Starting April 8, the Museum Galleries will be
OPEN: Thursday to Sunday, 11 am to 5 pm
MASKS ARE REQUIRED
at the Manitoba Museum
Click for Holiday Hours
*Hours of operation vary for holidays.
Photo: Tyrannosaurus rex, Cast of the skull, Late Cretaceous, about 66 million years ago, found near Near Eastend, southwestern Saskatchewan. Loaned by the Royal Saskatchewan Museum.
Fascinating fossils can be found in every Canadian province and territory. Canada’s fossils span the history of life on our planet, from the earliest microscopic life to recently extinct Ice Age beasts. Primitive sea creatures, fossilized plants, fearsome fish and thundering dinosaurs are preserved in rocks laid down in ancient seas and landscapes. You can see and learn about fossils at the Manitoba Museum, at other museums, at local heritage sites, and in parks across the country.
To celebrate the 150th anniversary of Canada’s Confederation, members of The Alliance of Natural History Museums of Canada (ANHMC) in partnership with the Canadian Museum of Nature (CMN) and the Royal British Columbia Museum (Royal BC Museum) collaborated to produce a nationally travelling fossil exhibition featuring some of Canada’s most intriguing fossils.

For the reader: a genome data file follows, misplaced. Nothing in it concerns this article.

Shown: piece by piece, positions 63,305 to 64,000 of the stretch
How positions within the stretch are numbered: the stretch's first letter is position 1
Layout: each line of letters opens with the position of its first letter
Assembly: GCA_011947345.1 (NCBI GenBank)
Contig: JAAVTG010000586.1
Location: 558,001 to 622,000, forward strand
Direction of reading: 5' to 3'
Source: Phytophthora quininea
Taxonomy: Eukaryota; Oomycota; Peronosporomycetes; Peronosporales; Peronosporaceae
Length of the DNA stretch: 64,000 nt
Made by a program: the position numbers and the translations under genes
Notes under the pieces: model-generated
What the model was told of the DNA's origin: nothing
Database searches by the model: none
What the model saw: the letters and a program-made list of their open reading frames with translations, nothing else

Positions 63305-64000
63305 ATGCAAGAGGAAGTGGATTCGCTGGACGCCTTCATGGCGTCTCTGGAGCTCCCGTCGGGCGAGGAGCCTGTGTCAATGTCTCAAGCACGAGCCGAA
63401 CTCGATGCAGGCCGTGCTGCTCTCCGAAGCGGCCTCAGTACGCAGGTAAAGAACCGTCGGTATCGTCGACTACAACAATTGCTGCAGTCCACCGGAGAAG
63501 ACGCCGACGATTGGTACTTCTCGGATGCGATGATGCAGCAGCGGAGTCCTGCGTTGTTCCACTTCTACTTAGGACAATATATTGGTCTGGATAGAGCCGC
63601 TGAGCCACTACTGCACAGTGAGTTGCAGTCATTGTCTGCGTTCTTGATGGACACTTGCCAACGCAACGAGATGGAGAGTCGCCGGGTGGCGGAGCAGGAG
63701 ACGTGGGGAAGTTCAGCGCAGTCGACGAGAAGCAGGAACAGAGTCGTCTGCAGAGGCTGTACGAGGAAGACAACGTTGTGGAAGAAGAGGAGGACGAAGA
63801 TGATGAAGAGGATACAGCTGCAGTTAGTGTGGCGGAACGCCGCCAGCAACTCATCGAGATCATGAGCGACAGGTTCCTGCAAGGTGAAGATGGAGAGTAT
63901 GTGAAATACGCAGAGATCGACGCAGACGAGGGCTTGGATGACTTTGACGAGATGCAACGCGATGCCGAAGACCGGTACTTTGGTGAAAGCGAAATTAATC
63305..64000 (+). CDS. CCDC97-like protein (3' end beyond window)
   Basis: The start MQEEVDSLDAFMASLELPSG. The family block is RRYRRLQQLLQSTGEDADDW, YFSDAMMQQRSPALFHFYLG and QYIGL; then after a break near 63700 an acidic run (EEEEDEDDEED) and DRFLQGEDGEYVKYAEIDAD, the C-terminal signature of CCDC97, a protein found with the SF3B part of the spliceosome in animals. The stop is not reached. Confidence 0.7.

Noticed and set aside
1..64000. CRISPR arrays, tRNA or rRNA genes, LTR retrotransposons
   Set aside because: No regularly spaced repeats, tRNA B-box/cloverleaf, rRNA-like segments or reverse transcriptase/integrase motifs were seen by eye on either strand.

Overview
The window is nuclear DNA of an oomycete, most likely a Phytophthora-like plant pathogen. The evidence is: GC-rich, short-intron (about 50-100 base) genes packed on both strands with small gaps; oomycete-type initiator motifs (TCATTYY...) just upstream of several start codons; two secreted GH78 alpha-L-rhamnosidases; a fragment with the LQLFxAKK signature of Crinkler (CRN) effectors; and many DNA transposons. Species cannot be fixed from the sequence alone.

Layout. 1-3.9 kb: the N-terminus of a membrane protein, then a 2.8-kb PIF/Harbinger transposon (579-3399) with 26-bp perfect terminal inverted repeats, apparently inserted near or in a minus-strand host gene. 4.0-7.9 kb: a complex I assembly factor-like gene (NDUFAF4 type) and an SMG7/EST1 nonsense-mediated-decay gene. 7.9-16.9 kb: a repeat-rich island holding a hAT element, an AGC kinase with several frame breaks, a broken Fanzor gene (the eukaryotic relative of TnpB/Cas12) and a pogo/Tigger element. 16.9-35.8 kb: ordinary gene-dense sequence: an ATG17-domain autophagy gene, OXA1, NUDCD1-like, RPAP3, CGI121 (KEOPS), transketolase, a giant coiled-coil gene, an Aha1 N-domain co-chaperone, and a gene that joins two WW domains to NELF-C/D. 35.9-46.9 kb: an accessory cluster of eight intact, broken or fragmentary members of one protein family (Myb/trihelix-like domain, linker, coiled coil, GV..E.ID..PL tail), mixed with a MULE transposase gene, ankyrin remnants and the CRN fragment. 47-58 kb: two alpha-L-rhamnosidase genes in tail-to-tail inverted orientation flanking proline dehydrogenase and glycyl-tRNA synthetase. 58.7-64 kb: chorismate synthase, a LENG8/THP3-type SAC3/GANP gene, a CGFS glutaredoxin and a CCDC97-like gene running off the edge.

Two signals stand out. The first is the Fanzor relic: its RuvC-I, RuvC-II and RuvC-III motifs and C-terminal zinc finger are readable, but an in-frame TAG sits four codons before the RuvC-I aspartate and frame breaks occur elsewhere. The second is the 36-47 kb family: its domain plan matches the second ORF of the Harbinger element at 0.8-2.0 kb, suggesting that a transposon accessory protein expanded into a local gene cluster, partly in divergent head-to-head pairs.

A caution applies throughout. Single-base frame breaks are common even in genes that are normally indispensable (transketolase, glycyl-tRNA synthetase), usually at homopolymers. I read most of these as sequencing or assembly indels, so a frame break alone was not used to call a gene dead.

This exhibition features contributions from 11 museums across Canada, showcasing noteworthy fossils that represent significant discoveries and research at these institutions. These include a replica of the Tiktaalik (one of the first vertebrate animals to be able to walk on land), some of the earliest dinosaur footprints, the skull of an ice-age horse, a replica skull of the famous Tyrannosaurus rex, and of course the Manitoba Museum’s giant trilobite Isotelus rex, which holds a Guinness World Record as the world’s largest trilobite.
The exhibition is touring across Canada from the autumn of 2017 to the spring of 2020.
UNESCO (the United Nations Educational, Scientific and Cultural Organization) recognizes several Canadian locations as containing outstanding fossils of international importance.